song thrush

Objective – increase biodiversity

The history

Carbeth Home Farm has a rich history in both anthropological and biological terms. The waterfall, Blairessan Spout, tucked away in the woodland along our southern boundary, was the site of a battle between Romans and Scots. The first recorded owners of the estate were the Buchanans, relatives of George Buchanan, historian and tutor to James VI.

This rich history is still evident today in the ancient natural woodland on the farm, as well as the parkland and the arboretum, full of trees brought back by Victorian plant hunters, that is currently being painstakingly restored.

Thankfully, Carbeth Home Farm has never been a victim of the homogenisation of the landscape that is so common in our times and so hostile to natural organisms and processes. In creating the estate’s “designed landscape”, its aristocratic custodians left space for nature because they found it beautiful, rather than inconvenient.  

Until around the 1960s, Carbeth produced cereals & potatoes as well as supporting a dairy herd, beef cattle & sheep. When it last changed ownership in 2000 however, the farmland had been rented out seasonally for decades – a situation that did little to incentivise good long term management and, combined with climate change and the heavier rainfall it brought, resulted in compacted soil, suitable only for grazing sheep.

Carbeth House
Generations – Carbeth House, parkland and young trees planted in 2006 under a Scottish Forestry Grant scheme to increase tree planting in Scotland, and to protect the nearby watercourse

The present

Under the custodianship of the present owner, Daye Tucker, and with the support of Scottish Government and EU grants, there has once again been  investment in the natural habitats on the estate, primarily in the form of tree and hedge planting.

Extract from 2017 Biodiversity and Conservation Review

Farmland birds at Carbeth Home Farm include skylark, song thrush, tree sparrow, house sparrow, linnet, reed bunting, yellowhammer and starling. Over the UK many of these species have declined in the past few decades due mainly to the changes in farming practices with less mixed farming, reduced areas of wetland and species diverse grasslands and a loss or reduction of boundary habitats including hedges grass and water margins. This is why Carbeth Home Farm is important as it has retained many important features.

The diverse farm woodlands also support a wide range of important species. The varied shrubs and trees flower and produce fruit and berries at different times of year so the woodlands have a continued food suppy for wildlife. Open glades within woodlands are valuable for woodland invertebrates especially butterflies and many other insects spend part of their lifecycle in deadwood so this is an essential element of any woodland.

Other important farmland species associated with Carbeth Home Farm are barn owl and bats. Scottish barn owls live almost entirely on field voles that make up almost 90% of the diet. A major factor influencing barn owl population levels is the number of voles in any particular year, as vole population levels are cyclical. Other small mammals such as mice and shrews are also important. There are excellent foraging habitats on the farm for barn owls as field voles thrive in unbroken tussocky grasslands such as those provided by extensively managed pastures, hedge margins, riparian buffer zone and the open habitats created by the tree planting.

Hare in the House Park field

The future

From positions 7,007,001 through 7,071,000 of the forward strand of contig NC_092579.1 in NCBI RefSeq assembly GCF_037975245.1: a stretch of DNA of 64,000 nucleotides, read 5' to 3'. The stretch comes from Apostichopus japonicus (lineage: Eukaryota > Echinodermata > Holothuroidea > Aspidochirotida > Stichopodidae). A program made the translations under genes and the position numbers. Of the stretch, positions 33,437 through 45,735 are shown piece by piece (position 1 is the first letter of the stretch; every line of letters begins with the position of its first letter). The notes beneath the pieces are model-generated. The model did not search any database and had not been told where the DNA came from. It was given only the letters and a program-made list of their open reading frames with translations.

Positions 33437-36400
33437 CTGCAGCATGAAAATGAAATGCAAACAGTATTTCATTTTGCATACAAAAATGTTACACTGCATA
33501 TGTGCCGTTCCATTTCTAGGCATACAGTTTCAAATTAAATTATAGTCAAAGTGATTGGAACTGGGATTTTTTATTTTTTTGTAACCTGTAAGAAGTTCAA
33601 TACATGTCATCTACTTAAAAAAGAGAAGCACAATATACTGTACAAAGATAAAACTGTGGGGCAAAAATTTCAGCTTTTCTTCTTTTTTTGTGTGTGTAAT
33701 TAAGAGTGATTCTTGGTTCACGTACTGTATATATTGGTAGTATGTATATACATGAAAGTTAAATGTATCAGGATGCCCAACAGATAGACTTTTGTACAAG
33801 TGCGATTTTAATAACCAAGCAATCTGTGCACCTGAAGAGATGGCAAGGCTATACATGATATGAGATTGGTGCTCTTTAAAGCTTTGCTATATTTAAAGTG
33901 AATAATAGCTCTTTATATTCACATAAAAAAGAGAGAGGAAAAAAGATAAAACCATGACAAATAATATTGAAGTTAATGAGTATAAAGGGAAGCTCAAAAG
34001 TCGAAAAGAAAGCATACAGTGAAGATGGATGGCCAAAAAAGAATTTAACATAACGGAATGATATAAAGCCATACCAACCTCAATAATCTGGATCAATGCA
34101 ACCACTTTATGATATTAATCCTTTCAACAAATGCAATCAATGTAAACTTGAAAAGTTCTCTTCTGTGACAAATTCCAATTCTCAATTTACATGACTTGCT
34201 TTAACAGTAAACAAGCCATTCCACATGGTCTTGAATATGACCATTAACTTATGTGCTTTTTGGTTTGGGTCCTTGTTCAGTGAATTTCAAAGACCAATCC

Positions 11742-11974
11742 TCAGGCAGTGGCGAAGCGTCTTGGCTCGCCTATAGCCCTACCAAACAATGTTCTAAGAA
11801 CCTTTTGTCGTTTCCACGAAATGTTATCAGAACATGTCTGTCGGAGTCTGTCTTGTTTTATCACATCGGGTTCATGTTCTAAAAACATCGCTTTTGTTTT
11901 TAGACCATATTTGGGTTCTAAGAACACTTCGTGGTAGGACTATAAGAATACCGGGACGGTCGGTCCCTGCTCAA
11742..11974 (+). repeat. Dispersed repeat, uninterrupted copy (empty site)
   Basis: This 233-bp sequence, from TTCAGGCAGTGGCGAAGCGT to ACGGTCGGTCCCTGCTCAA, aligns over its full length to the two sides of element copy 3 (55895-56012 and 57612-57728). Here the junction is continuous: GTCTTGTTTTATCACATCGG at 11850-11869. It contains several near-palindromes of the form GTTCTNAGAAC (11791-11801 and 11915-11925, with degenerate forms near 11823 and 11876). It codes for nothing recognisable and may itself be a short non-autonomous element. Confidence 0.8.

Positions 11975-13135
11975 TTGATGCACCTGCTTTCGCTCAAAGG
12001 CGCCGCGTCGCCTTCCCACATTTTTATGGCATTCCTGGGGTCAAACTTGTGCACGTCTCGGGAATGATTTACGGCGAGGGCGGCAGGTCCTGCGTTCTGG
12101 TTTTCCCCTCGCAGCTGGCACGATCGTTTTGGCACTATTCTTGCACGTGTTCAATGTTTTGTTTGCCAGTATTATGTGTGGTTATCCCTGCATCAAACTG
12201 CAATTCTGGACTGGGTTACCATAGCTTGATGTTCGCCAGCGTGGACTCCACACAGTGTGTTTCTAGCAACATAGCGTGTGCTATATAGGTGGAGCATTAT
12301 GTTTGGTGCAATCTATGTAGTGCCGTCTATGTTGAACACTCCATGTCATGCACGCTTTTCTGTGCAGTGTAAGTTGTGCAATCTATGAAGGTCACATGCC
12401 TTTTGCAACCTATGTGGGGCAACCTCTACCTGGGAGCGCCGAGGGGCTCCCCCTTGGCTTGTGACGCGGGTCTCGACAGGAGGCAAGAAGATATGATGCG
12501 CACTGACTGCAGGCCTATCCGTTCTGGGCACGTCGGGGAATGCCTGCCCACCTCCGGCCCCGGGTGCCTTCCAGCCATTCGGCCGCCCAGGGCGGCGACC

Our ambition is to continue and substantially extend our work to promote biodiversity at Carbeth Home Farm. We hope to invite people from our local community, from nearby cities and towns, and from far beyond, to come and enjoy this beautiful place and to learn about its delicate ecosystems. We were incredibly excited and encouraged to learn very recently that the new owners of a neighbouring farm share our objectives, and we look forward to working in partnership with them, collaborating, sharing ideas and resources.

We will be seeking extensive advice and support from government, private and charitable organisations to help us to establish a management plan that is adapted to our particular situation and objectives. Having a small land area, and being very close to busy rural communities, our project will not much resemble the grand re-wilding schemes that are currently attracting so much interest (and indeed controversy) in the Highlands of Scotland. There will certainly not be any apex predator introduction at Carbeth. The re-wilding at Knepp in Sussex is a huge inspiration. Although their hands-off approach and removal of internal fences is better suited to their 3500 acres than to our 400, we can learn much from their experiences. 

We will seek advice to help us to promote and maintain healthy, sustainable and diverse ecosystems.

Some possibilities

Introduction of low numbers of hardy native breed pigs and cattle

Our wet and fragile soil would not support commercially viable herds of livestock in its current condition, but very small numbers could be valuable in the promotion of biodiversity for their grazing, browsing and fertilising capabilities. The selection of hardy breeds and the low grazing density are crucial to avoid the necessity for supplementary feed (which would increase our carbon footprint), and for avermectins (wormers) and other drugs. When passed in dung, these are harmful to invertebrates and microorganisms in the soil.

Allow some areas of scrub to develop

Although penalised under the current farm subsidy structure, diverse scrub is an important habitat for a range of wildlife and could be allowed to develop around some field margins.

Restoration of species rich grassland

Actively encouraging the growth of wild flowers and a variety of native grasses provides pollen and nectar sources for a range of invertebrates.

Yellowhammer – Photo credit

Share this post